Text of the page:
One of the basic natural laws of branding is change or die. Successfully managing that evolution can decide how long your brand survives. Look no further than this 160-year example to see the impact of these mutations—and their possible aftermath.

How we respond to brands—and how brands respond to us—has evolved, too. What we expect from our favorite brands has been shaped by experience, our environment, cultural shifts and even historical events.

Understanding this shift can help your company adapt and help your brand survive in today’s habitat.

In the beginning (early 1900s), a brand was a mark to be protected and recognized. Companies built reputation on a product’s functional benefits, then traded on that good name with a brand to communicate quality and consistency. Like a retailing coat of arms. Necco wafers didn’t try to be anything more than Necco wafers, a quality item from a reputable company.

Brands of the day seemed to say “I’m not like those disreputable imposters that cause yellow teeth and unattractive odors. This is the one and only, the verified, the certified, the mom and doctor approved, the delicious and nutritious, the bona fide real deal. Trust me.”

With the post-war production and consumption boom (around the 1950s and 60s), a brand became an image to be projected and maintained. Products were no longer just products. They became ideas and aspirations, and functional benefits evolved into emotional benefits: quality of life, status, personal and professional satisfaction. A Chrysler was a sign of virility, strength and success, an “arrival” where style and sex appeal were one and the same.

This was when brands began to reflect on the person buying and using the product. What does this laundry soap say about my mothering skills? What does this watch say about my promotion prospects? And most importantly, what are others saying about me?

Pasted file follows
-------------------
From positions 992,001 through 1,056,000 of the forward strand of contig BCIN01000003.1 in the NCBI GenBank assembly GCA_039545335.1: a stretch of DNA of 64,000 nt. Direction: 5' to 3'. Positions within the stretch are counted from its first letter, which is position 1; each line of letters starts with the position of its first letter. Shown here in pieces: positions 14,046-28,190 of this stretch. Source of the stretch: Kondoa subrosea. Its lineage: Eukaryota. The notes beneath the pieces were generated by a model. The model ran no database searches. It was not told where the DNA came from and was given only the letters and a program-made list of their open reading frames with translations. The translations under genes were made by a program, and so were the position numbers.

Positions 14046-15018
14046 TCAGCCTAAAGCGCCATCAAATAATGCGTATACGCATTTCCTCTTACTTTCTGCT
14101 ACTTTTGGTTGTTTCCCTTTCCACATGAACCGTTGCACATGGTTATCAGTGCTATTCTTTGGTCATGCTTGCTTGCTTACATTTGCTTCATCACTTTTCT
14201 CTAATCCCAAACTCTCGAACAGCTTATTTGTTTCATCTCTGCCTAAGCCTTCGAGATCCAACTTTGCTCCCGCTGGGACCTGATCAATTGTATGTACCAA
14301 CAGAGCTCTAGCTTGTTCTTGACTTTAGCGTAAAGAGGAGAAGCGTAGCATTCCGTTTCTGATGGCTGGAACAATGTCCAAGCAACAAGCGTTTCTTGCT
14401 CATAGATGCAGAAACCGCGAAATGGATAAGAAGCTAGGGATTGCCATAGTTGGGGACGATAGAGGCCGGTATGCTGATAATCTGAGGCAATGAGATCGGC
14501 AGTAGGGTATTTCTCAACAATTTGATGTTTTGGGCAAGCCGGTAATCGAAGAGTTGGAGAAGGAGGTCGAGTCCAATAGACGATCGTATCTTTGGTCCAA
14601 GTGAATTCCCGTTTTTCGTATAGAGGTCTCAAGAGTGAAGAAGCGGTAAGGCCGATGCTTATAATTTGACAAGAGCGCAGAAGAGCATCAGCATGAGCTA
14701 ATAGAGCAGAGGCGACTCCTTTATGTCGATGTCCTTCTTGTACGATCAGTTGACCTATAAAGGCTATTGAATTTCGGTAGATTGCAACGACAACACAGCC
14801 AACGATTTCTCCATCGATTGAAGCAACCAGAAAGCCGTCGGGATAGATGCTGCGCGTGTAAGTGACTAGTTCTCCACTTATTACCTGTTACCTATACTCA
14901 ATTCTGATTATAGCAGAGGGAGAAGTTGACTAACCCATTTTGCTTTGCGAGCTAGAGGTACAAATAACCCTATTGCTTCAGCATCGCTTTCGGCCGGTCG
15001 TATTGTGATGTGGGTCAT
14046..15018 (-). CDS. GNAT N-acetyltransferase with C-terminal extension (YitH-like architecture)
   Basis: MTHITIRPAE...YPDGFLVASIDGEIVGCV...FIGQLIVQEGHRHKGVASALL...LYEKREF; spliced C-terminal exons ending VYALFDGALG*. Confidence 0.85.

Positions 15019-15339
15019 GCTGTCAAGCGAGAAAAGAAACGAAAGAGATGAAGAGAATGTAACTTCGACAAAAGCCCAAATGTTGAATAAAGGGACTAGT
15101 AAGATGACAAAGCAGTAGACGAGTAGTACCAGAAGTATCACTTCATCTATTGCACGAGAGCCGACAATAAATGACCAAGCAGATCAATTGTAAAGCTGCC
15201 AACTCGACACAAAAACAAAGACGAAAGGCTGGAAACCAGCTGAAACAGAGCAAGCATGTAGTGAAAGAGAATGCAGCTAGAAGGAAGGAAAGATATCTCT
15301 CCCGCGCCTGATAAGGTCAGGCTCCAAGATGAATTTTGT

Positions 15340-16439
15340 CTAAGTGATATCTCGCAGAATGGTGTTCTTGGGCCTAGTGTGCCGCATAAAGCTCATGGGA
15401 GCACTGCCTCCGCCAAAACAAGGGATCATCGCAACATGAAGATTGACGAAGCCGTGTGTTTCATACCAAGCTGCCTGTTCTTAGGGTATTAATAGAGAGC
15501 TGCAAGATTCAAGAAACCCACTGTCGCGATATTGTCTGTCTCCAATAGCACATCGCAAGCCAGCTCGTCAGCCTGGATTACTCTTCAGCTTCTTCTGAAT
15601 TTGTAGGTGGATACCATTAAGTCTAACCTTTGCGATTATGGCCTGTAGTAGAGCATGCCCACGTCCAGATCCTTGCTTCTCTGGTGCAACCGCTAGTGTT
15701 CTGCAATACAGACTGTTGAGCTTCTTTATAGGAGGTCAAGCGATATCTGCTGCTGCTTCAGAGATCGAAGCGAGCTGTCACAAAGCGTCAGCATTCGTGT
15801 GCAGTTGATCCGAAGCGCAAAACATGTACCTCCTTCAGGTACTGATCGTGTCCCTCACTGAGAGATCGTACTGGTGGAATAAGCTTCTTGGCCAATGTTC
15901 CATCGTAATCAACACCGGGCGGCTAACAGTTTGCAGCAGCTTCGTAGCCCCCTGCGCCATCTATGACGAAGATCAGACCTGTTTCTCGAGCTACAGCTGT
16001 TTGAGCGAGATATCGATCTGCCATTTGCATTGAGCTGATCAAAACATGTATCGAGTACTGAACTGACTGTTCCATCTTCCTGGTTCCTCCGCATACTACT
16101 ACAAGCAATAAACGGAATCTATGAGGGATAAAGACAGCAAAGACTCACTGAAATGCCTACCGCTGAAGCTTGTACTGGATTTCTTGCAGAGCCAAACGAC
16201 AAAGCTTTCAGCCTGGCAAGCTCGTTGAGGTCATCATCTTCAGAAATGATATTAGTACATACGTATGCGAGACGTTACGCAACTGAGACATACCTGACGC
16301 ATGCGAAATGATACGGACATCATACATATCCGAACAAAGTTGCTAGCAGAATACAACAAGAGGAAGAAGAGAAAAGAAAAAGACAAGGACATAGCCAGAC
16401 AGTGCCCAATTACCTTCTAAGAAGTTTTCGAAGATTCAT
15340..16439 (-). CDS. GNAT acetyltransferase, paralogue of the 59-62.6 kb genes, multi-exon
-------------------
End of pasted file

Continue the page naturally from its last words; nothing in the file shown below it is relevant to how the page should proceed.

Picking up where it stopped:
Being in the “in” crowd meant everything—to consumers and brands alike. The wrong choice could be felt deeply and changing brands was almost unheard of. In fact, brand loyalty often extended generations. The Midwest filled up with Ford families, and GE appliances crowded every corner of the kitchen.

The entertainment culture of the late 20th century transformed brands into an experience to be provided and remembered. Emotional benefits were expected to last well beyond functional benefits, leaving customers with a lasting feeling of positivity, goodwill and well-being. Responsiveness, anticipation, accommodation and special treats all mattered more than ever.

Disney, the pioneer of this era, provided a relentless “experience” from the front gate to the food court. To carry an American Express card was to live in a world of open doors and exclusive opportunities. Wearing Nike was a promise of athletic achievement and glory among your peers.

As consumers began to internalize the values and lifestyles that brands represented, reputations could no longer be passively cultivated. In fact, they depended on a personal bond between consumer and brand, setting the stage for an even closer connection today.

Today, understanding has changed yet again. We can now see a brand as a relationship to be nurtured and strengthened. It’s more than just a series of transactional interactions, it’s an agreement that’s kept or broken over time.

Brands and consumers are on a two-way street. When shopping for brands, people look for commonality—common values, a sense of belonging, a company that “gets me.” This relationship extends all the way to the organization itself, to everything that surrounds and follows the product or service.

Jeeps, once a climbing, foraging expression of the brand experience, has grown to mean even more than that. Jeep makes owners feel that they’re part of something bigger with owners-only events, driving schools, open forums and lifestyle marketing. Both the company and its customers are highly involved in the relationship and interested in each other.

What does a healthy brand relationship look like?
Consumers in a healthy relationship with a brand look forward to being with the brand (loyalty), they speak well of it (advocacy), and they feel like the company actually cares what happens to them (reciprocity).

Nurture these connections and you give your brand a chance to thrive. How? By turning to the same relationship-building basics that have been around for centuries: “You’re important to me and you can count on me. I want to make you happy. If I make a mistake, I’ll work on it and won’t repeat it. Most of all, I’m not like everyone else.”